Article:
Straight up, Kirby’s Epic Yarn was one of the most enjoyable titles I’ve have the pleasure of playing in 2010. If it doesn’t find its way onto every top ten list at the end of the year it’s going to be easy to identify who skipped over this little gem. Yes, it’s without a shred of doubt aimed at younger gamers, but don’t let that dissuade you. Playing Epic Yarn was on the level of relaxation that I got from playing Flower or even something as easy going as a game of Uno with friends.
Since its announcement and first presentation at E3 the art style of Epic Yarn was all that most people knew about the title. The highly texture filled fabric and thread theme that runs throughout the title is absolutely stunning to see in motion, and even more so when you realize you’re controlling the little piece of yarn on the screen. Fabrics bend and warp as you walk on them, they fold and crease when you tug on them, they bulge when you slip behind them – the game keeps the illusion of a world made of fabrics alive and interesting throughout the ~6 hour gameplay time. Graphically, this game has all the bells and whistles – enemies get twirled into balls, the quality of the wool deteriorates on bosses as you battle with them, and even the clouds and snowballs that litter the world are made from cotton – nothing escapes the motif.
Seeing as the game is geared towards the younger set and families playing together, it’s no surprise that you can’t die in the game. Instead of penalizing you in that way, you simply lose a portion of the crystals and stars that you collect as you work through a level, not unlike how Sonic’s rings scatter when hit. Only this time – falling into holes or being out of crystals isn’t the end either, you can keep on trucking. The crystals are used in the game to buy furniture and fabric samples, which will let you decorate Kirby’s apartment, so it’s key to hold on to as many as you can.
With game worlds ranging from the ‘Nintendo standard’ of fire, sand and ice levels to one dedicated to sweet treats and even a space world. Each contains smaller levels where you must collect gems and eventually patches which will eventually allow you to face a boss character for each world. The bosses themselves are really amazing to look at, with some great work done by the artists in the game to keep the characters looking alive, yet still made out of wool. Some of the levels culminate with Kirby needing to transform into a specific form to complete a small task, be it UFO Kirby, surfing Kirby or a giant tank that shoots missiles. These slight diversions keep the otherwise very straightforward game fresh throughout, as each section is just short enough to keep you wanting more.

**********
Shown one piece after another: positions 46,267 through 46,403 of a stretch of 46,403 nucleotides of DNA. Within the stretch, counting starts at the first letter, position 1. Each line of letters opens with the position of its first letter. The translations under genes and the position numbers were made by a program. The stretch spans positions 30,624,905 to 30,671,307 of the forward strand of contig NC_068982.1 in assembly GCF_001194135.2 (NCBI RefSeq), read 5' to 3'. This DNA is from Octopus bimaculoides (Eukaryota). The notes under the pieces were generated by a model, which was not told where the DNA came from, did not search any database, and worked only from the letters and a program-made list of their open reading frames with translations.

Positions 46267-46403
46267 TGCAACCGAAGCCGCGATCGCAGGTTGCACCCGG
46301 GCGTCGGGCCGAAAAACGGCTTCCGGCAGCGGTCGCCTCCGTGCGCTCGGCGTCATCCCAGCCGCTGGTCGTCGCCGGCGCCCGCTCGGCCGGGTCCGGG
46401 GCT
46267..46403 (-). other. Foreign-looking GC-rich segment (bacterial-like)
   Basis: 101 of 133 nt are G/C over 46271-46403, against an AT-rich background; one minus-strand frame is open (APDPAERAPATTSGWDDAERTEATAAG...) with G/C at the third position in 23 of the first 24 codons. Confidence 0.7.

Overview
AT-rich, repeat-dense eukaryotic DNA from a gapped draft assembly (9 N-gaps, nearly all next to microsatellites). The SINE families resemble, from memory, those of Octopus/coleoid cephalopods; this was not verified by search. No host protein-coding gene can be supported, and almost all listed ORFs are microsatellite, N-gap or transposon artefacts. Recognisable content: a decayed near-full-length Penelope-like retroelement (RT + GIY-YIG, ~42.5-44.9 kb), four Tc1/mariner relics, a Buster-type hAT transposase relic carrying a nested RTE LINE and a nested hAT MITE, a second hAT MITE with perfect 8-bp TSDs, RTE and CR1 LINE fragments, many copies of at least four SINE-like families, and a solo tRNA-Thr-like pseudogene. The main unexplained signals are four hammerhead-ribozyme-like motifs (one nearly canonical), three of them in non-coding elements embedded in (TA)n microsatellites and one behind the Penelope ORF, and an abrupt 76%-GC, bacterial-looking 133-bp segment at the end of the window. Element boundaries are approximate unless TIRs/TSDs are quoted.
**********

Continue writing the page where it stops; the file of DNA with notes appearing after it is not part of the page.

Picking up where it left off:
Don’t feel like playing this alone? Fear not – as two players can join forces as the second player takes the roll of Kirby’s acquaintance Price Fluff. In keeping with the ease of gaming, if players get too far separated or one player gets stuck in a spot while the other waits, that character can be instantly transported to where the other is. This makes gaming with kids much more enjoyable, as the frustration level of both them trying to get somewhere and from older gamers who are more able to traverse levels quickly is evened out.
The musical score and sound effects only add to the joy while playing the game. With it’s light and airy soundtrack, I found myself sometimes just looking around the levels and exploring and enjoying the experience. The sound effects, while almost overly cute, really fit the game. The spinning sound when Kirby is balling up an enemy is perfect, as is the sound when pulling on a zipper to expose a different part of the level. This game just works on all levels. Both long time and new fans of Kirby should really be checking this title out – it’s a definite hit.
- With it’s whimsical art style, relaxing gameplay and cute story, Kirby fans of all ages will be hard pressed to not get enjoyment out of this title.
Platform reviewed: Nintendo Wii
— Jeff Paramchuk